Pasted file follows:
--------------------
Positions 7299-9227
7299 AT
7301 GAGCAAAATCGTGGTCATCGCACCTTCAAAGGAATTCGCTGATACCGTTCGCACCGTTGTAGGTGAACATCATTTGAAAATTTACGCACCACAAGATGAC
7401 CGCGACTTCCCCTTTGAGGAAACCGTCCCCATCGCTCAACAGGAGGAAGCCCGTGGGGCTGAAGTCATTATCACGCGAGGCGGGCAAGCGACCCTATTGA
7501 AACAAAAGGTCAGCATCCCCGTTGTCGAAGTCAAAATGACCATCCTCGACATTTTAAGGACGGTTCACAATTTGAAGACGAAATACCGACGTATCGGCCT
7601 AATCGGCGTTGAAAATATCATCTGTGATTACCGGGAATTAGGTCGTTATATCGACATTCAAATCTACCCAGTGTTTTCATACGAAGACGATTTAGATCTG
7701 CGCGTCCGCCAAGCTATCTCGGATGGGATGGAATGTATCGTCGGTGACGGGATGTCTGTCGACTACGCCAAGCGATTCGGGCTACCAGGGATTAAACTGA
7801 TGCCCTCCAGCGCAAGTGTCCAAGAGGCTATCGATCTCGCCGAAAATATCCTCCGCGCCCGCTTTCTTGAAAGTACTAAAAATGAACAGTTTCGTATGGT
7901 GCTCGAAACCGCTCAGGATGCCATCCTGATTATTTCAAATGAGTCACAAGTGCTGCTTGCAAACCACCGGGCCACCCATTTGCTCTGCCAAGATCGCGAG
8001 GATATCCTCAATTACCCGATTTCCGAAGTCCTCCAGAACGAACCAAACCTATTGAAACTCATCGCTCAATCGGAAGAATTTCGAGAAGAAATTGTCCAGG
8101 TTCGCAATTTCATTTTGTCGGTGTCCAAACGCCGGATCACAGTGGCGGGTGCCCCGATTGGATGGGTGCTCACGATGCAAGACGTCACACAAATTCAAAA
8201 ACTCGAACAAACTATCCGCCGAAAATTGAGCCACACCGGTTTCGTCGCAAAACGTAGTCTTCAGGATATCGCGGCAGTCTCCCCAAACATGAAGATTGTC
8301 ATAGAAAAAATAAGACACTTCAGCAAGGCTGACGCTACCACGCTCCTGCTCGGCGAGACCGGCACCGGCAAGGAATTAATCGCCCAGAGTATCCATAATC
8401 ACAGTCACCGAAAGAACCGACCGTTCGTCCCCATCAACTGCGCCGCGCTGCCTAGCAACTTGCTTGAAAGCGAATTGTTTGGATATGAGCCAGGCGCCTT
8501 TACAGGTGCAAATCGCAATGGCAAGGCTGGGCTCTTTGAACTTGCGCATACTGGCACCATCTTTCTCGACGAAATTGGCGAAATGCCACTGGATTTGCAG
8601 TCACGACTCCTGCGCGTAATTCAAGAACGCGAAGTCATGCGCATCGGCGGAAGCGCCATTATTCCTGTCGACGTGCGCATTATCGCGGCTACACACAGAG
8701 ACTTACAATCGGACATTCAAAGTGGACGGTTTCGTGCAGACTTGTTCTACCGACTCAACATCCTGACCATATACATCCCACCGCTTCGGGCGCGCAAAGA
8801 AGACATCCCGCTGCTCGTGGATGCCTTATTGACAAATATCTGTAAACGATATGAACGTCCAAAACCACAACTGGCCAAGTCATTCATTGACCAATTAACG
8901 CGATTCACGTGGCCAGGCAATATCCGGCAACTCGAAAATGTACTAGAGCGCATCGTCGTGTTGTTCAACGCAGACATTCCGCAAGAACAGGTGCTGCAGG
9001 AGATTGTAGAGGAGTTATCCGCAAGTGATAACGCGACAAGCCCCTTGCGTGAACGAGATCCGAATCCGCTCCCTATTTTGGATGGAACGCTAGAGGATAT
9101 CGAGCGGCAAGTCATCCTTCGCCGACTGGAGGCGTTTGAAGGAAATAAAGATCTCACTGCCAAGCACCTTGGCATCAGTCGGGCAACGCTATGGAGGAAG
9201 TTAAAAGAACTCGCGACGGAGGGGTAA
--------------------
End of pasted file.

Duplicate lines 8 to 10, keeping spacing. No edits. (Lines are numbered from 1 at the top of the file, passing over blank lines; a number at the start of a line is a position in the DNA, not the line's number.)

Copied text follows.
7801 TGCCCTCCAGCGCAAGTGTCCAAGAGGCTATCGATCTCGCCGAAAATATCCTCCGCGCCCGCTTTCTTGAAAGTACTAAAAATGAACAGTTTCGTATGGT
7901 GCTCGAAACCGCTCAGGATGCCATCCTGATTATTTCAAATGAGTCACAAGTGCTGCTTGCAAACCACCGGGCCACCCATTTGCTCTGCCAAGATCGCGAG
8001 GATATCCTCAATTACCCGATTTCCGAAGTCCTCCAGAACGAACCAAACCTATTGAAACTCATCGCTCAATCGGAAGAATTTCGAGAAGAAATTGTCCAGG